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Ted Scholz

Ted Scholz

AVPAA, National Center for Teaching & Learning
  • AVP Academic Affairs:Faculty Development and Academic Support. Director of The National Center for Teaching and Learning

Department
Faculty Development
Address
The Chicago School of Professional Psychology
Office Location
Office Phone
On-campus Ext.
Email
TScholz@thechicagoschool.edu
Website
Biography

Ted Scholz joined The Chicago School of Professional Psychology in 2007 as the manager of adjunct faculty. He received a Bachelor's degree in English with a minor in Philosophy from The University of Wisconsin-Oshkosh, a Master's degree in Literature from DePaul University in Chicago and his PhD in Organizational Leadership at The Chicago School of Professional Psychology. He is also a graduate of the Teaching Institute Fellowship Program at Robert Morris University. His areas of interest include faculty development and pedagogy, student support, organizational commitment, and organizational leadership. 

Education
  • B.A. English - University of Wisconsin-Oshkosh
  • M.A. Literature - DePaul University, Chicago IL
  • Ph.D. Organizational Leadership - The Chicago School of Professional Psychology
Licensure(s)
Areas Of Expertise

Select Presentations

Scholz, T. (August, 2013). Preparing Future Minority Faculty Using Distant Technology. 29th Annual Distance Teaching and Learning Conference, Madison, WI.

Scholz, T. (April, 2012). Teaching the Millennial Generation: Myths and Realities. Chicago State Faculty Workshops, Chicago, IL.

Scholz, T. (November, 2011) Seeds for Innovation: Blogging as a Form of Scholarship and Collegiality. Chicago Area Faculty Development Network Conference, Chicago, IL.

Scholz, T., Iaccino, J. (July, 2011) GotoMeeting Webinars: A Teacher’s Roadmap to Better Student Engagement. Annual Scholarship of Teaching and Learning Institute, Chicago, IL.

Scholz, T., Barret, T., Copeland, E., Marino, S., & Martyn, M. (May, 2011) What's Quality? Professional Education in the 21st Century. Annual Multi-Campus Integration Conference, Chicago, IL.

Scholz, T. (May, 2011) Faculty Supporting Faculty: The Importance of a Strong Mentoring Program for Faculty Development. Annual Multi-Campus Integration Conference, Chicago, IL.

Scholz, T., Kim, W. (July, 2010) The Millennial Generation and Graduate Education. Annual Scholarship of Teaching and Learning Institute, Chicago, IL.

Scholz, T. (October, 2009) A Teaching Apprenticeship Approach to Faculty Development. Poster Presentation, National Professional and Organizational Development Conference, Houston, TX.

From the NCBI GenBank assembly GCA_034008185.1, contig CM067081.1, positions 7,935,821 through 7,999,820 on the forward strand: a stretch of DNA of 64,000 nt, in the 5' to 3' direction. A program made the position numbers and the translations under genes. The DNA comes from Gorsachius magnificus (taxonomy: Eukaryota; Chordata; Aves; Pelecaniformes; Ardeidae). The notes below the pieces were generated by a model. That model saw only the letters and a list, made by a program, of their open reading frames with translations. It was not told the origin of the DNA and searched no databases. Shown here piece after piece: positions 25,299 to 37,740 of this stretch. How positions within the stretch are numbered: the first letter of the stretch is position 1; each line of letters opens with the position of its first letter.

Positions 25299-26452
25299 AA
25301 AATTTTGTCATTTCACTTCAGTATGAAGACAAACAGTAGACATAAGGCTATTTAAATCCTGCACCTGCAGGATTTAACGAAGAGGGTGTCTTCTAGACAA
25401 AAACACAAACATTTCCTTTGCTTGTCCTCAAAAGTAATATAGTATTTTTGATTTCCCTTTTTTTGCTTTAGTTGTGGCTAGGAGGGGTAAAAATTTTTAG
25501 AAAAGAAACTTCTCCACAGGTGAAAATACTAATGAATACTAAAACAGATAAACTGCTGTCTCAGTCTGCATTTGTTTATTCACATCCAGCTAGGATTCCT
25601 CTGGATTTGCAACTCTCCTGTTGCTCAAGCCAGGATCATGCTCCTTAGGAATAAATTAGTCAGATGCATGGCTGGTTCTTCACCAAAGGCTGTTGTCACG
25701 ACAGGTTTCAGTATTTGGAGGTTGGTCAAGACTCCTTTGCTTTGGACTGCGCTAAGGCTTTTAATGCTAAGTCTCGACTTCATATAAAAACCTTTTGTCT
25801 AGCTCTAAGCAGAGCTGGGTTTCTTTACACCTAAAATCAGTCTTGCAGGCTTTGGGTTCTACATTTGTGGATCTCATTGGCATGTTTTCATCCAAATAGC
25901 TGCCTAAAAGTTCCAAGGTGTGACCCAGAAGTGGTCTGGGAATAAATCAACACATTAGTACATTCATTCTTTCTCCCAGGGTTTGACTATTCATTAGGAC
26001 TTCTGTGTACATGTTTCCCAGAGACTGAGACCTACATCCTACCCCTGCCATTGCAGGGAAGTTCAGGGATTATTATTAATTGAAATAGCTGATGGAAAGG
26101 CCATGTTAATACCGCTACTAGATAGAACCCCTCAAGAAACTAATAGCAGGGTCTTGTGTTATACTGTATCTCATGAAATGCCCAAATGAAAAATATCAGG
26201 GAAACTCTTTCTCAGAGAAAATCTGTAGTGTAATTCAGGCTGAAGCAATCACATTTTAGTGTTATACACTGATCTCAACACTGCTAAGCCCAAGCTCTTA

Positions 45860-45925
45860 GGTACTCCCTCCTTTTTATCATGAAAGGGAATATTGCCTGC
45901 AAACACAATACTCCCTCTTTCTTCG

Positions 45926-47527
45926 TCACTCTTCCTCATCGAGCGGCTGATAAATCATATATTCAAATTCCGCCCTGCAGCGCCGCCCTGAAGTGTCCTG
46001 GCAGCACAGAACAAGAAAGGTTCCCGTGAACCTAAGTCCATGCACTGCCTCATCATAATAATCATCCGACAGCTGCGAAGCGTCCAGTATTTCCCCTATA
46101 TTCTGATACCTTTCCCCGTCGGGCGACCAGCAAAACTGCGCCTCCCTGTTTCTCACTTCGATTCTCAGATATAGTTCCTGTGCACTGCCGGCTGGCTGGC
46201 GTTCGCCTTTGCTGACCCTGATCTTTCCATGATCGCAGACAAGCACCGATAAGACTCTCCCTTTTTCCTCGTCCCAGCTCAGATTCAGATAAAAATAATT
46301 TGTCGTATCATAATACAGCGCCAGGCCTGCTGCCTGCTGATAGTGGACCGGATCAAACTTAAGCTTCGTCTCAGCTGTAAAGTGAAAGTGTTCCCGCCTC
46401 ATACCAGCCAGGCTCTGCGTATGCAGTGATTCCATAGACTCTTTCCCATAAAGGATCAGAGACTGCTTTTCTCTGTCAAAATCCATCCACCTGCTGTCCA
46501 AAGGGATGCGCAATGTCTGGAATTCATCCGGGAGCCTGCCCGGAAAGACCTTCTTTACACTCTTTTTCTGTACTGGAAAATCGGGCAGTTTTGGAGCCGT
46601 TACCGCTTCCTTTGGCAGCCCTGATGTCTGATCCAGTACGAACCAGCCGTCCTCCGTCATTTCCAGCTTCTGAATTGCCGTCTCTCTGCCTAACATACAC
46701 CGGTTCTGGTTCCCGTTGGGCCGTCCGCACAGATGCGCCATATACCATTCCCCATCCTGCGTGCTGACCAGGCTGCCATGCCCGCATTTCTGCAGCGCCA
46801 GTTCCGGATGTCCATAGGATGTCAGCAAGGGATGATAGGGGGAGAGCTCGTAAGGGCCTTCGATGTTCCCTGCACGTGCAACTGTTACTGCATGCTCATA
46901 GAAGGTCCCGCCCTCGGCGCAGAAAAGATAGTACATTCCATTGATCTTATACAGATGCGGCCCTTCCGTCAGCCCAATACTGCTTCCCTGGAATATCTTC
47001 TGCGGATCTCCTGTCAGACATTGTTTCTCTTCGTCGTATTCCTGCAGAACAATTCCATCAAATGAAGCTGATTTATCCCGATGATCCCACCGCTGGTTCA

Scholz, T. (July, 2009) Creating a Natural, Critical, Learning Environment: An introduction to Surface, Strategic and Deep Learning and the Ken Bain Approach to Teaching. Annual Scholarship of Teaching and Learning Institute, Chicago, IL.

Scholz, T., Bartlett, A., Johnson, R. (2002) Using your MA Degree Panel, MMLA Conference, Chicago, IL.

Scholz, T. (1999) Nat Turner: The Quintessential Other Paper, New Jersey College English Association Spring Conference, South Orange, NJ.

Select Publications

Scholz, T. (2006) Contributor, The John Steinbeck Encyclopedia. Eds. Brian Railsback and Michael J.  Meyer. Greenwood Press.

Scholz, T. (2004) Contributor, The Robert Morris College Handbook for Teaching Excellence, 2004.

Community Involvement

  • Volunteer Tutor, Midtown Center Chicago

Q&A

Q: Please describe your teaching philosophy.
A: My teaching philosophy mirrors the advice my grandfather gave me about how to succeed in life after graduation. He said to me, "Ted, when you leave this auditorium, I want you to pay particular attention to what is written on the doors. On one side, it will say, 'push' and on the other side, it will say, 'pull'. If you want to get anything out of life, you are going to have to push and pull….and you know what, there is nothing wrong with that." I think that a professor's job is to 'push' and pull his or her students academically in the classroom. This comes not so much by giving them complex formulas or indecipherable material to digest but by providing them a base of knowledge and then urging them to find greater solutions. A teacher's job is to also 'push'and 'pull' his or her students as individuals, as people of character and responsibility. A good teacher can do this in a variety of ways. One way is by exposing students to cultural experiences around them, a method I use often to foster my students' awareness of the richness of the human experience. Lastly, a teacher's job is also to 'push' and 'pull' his or her students toward a specific, and clearly delineated goal. This comes with the 'nuts and bolts' part of teaching, in the hours of preparation and research that faculty spend before class, in the time going to conferences and keeping up to date in his or her field. Indeed, a student's vision of a learning goal is only as good as his or her teacher's.

Q: What advice would you give to a student entering The Chicago School?
A: Be patient and allow yourself time to adjust to Graduate School. Moreover, communicate with your professors when you are feeling confused or overwhelmed.